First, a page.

Reasons for writing liturgics

Hmmm… let me think… somewhere, allegedly, Augustine once said “believe and you have ALREADY EATEN [the Eucharist]” and somewhere else Augustine said “sing and you PRAY TWICE.”

It is said that Augustine actually laid down the foundation for the Reformation but Rome never noticed any problems until the counter-Reformation.

Now it seems to me that the changes of Luther’s reformation shifted emphasis from liturgics to homily. Altars were dismantled and costume became less ornate. I was always amused to see Schuller of the “Crystal Cathedral” and the “Hour of Power” wearing flowing robes (which smack of temple high priests) but with a suit and tie clearly visible beneath his ostentatious d√©colletage (i.e. the opening at the front of the robes) which show him as a modern man in business suite attire.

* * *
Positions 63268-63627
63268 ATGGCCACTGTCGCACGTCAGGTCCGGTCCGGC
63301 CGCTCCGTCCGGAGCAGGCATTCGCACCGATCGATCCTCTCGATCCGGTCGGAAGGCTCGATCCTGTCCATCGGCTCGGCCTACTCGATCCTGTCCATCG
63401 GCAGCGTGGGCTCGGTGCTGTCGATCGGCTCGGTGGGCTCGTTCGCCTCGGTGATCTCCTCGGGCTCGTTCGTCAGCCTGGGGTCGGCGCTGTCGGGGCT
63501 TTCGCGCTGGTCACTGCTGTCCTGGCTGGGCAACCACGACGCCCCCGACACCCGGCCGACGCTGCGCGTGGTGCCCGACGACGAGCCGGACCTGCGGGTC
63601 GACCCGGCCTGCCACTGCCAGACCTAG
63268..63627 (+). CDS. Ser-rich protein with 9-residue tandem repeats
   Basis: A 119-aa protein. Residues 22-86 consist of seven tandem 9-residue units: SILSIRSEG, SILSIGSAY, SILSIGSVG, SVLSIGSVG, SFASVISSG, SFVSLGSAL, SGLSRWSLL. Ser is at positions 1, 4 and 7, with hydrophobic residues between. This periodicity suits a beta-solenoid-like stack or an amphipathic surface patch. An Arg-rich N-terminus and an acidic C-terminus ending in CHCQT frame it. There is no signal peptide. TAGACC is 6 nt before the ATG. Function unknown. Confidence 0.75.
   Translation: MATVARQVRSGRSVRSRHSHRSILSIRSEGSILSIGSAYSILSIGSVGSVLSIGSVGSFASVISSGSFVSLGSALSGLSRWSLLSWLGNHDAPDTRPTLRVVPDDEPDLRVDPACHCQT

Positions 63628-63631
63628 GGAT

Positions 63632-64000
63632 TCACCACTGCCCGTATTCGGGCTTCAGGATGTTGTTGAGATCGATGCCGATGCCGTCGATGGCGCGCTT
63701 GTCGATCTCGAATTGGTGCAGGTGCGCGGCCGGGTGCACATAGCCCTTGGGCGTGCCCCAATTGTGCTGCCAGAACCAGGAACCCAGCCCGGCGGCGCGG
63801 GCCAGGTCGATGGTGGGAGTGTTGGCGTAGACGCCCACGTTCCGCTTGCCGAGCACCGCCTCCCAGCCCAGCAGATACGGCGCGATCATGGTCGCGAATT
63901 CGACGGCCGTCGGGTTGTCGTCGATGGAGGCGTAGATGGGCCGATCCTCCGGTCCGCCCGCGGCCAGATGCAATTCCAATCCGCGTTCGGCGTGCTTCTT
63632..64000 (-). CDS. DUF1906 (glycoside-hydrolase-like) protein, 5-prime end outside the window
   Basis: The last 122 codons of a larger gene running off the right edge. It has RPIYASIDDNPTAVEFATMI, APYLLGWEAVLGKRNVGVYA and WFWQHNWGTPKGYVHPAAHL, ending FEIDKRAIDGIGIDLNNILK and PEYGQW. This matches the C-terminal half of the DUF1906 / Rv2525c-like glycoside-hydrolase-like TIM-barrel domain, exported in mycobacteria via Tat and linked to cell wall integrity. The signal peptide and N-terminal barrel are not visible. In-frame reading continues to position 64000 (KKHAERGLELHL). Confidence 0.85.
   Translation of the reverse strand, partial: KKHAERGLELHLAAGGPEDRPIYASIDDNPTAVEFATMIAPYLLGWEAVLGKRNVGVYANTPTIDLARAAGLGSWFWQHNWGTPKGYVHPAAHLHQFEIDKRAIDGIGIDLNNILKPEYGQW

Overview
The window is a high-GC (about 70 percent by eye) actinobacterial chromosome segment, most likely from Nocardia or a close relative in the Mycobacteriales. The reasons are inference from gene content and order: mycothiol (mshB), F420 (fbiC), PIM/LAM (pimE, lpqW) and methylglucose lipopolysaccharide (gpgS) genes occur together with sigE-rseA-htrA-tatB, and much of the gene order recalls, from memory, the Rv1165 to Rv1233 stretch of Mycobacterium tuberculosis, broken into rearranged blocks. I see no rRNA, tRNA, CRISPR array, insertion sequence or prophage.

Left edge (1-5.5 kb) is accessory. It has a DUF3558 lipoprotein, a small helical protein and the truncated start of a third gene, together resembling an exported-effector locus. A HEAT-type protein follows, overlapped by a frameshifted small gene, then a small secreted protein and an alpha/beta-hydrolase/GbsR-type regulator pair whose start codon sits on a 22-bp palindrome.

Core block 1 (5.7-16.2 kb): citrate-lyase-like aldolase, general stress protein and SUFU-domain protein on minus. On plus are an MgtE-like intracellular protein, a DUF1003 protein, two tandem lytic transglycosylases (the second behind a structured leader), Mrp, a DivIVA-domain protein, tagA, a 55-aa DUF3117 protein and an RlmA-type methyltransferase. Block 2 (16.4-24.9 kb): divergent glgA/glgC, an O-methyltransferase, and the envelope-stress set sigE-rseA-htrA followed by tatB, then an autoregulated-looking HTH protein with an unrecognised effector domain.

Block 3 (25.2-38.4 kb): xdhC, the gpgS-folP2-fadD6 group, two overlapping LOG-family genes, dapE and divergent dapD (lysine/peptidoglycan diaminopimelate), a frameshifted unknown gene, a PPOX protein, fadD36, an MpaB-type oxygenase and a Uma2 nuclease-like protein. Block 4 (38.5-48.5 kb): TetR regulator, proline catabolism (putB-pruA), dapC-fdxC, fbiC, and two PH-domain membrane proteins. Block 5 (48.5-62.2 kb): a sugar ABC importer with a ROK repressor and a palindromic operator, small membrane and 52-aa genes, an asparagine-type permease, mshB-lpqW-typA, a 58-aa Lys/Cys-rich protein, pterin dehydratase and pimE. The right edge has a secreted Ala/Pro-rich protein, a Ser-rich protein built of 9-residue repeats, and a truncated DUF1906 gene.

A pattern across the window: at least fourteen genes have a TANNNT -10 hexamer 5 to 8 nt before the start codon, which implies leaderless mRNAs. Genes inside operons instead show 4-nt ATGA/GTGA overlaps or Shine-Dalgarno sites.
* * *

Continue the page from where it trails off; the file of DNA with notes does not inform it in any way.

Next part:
Tom:
I find considerable satisfaction in writing liturgy – wonder why?

William:
Hopefully desire for control is not a reason; yet desire for control is all too human.

Tom: If not control, any other reasons you might offer?

William:
I must depart shortly on an errand but this is an interesting topic. One might follow liturgics from Genesis, through the Byzantine era, through the Holy Roman Empire, with its decline after the Reformation, and perhaps now its resurgence in post-modern times.

Or one might consider the Psalm verse “Out of the depths have I cried unto Thee” and that verse about the Holy Spirit interceding for us with unutterable groans and also the Psalm verse “let the lifting up of my hands be as the incence of the evening sacrifice” (which Judaism recognizes as prayer which PREPARES us for prayer.)

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